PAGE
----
5.6. Experimental Results

Our model consists of three Reo connectors (shown as blue boxes in Figure 8) that form the main body of the architecture. Connector animations of the Reo circuit on the ECT Eclipse confirm the correct communication of the system components. In particular, the following information flows are supported within the current implementation:
  • Utility–Aggregator: Connector GathererH consists of one source node and 24 sink nodes, i.e., the number of hours/slots which utility supply information is provided in. As described is Section 5.3, boxes are one space buffer and save up to one data item; as new data comes into the connector, boxes are filled up so the connector can save up to 24 data items. Two GathererH connectors serve the Aggregator to gather up both renewable and fossil available supply in kilowatt hour from the Utility; hence, every hour the input will be the updated i P R and i P F , respectively. Refined models might add a GathererH connector from Aggregator to Utility informing the latter about the reallocated supply vector for billing purposes and/or energy management.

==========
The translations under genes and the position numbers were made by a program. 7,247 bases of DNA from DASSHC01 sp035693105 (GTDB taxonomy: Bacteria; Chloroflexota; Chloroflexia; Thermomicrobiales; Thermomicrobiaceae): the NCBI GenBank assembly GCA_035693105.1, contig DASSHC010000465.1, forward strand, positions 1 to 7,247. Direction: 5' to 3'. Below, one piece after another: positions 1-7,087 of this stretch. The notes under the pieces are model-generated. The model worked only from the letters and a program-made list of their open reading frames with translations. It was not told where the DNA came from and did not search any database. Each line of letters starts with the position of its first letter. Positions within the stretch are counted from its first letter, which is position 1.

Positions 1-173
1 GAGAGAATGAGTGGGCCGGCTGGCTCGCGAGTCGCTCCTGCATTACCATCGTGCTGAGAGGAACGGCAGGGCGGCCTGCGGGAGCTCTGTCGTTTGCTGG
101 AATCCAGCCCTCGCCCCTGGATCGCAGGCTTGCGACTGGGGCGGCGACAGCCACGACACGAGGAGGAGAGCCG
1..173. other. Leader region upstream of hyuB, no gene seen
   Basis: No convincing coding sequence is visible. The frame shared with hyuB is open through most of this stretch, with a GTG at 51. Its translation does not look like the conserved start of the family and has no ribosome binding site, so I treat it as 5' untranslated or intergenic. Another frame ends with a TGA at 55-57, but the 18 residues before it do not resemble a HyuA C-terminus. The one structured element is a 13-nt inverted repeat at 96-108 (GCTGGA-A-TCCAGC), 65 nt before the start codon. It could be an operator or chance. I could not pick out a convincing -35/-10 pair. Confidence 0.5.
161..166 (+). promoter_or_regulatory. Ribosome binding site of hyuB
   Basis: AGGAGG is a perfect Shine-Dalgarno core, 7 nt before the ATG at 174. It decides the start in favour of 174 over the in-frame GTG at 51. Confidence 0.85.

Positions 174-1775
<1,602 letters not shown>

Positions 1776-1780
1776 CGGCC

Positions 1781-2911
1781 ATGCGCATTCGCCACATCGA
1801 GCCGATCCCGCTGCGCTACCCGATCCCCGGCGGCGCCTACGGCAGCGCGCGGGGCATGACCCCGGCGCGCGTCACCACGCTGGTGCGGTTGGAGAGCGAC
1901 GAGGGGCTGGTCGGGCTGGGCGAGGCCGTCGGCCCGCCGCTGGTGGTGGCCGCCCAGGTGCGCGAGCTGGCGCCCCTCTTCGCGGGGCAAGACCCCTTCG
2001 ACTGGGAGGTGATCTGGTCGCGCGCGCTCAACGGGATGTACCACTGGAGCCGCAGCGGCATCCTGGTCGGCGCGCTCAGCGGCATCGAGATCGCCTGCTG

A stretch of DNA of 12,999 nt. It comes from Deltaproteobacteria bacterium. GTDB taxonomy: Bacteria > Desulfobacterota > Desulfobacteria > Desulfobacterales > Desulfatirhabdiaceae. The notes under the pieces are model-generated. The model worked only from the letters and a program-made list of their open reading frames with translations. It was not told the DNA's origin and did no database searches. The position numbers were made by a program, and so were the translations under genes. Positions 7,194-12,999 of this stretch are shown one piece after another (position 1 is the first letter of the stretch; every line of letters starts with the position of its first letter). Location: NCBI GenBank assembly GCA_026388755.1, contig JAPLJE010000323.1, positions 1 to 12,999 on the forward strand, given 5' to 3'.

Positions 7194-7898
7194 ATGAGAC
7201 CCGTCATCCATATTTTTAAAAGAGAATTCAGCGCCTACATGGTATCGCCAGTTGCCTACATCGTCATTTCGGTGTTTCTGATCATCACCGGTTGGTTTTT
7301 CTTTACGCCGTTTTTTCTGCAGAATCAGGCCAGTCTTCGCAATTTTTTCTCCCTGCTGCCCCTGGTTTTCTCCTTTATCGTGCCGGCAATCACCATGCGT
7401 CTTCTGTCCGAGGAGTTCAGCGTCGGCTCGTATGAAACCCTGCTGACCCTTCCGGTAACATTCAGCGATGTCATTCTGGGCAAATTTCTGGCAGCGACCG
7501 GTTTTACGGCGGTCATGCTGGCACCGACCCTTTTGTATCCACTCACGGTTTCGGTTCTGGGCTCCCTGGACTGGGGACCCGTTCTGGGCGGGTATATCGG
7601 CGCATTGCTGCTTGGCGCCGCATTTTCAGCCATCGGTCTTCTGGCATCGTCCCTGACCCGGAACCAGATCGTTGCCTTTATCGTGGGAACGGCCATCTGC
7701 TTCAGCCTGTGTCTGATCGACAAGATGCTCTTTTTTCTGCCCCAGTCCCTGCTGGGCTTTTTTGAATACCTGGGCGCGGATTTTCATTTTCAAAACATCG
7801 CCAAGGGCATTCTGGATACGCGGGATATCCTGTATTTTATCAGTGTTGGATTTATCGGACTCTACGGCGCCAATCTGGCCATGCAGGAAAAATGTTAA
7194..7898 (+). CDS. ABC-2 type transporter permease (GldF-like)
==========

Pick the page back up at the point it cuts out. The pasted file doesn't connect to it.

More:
• Aggregator–Consumer: The A-C connector links the aggregator and a consumer with two simple synchronous channels. A synchronous channel with a source end “in” and a sink end “out” works as the assignment statement of out : = in, transferring data (namely, consumers’ demand structure and allocated supply vector) between the aggregator and a consumer in a flash. However, in practice it is not always feasible because the aggregator and the consumer might be located in different places geographically. The transfer might take several microseconds or longer to proceed, and we need a mechanism to report to the sender whenever the connector fails to successfully transfer the data in time. Synchronous channels can be replaced by more delicate compound circuits made of lossy channels and timed channels. For instance, a timed channel is able to capture the behaviour of a monitor detecting whether the data is transferred successfully within a time threshold. Similarly, a lossy channel can capture data loss during network transmission [7,35].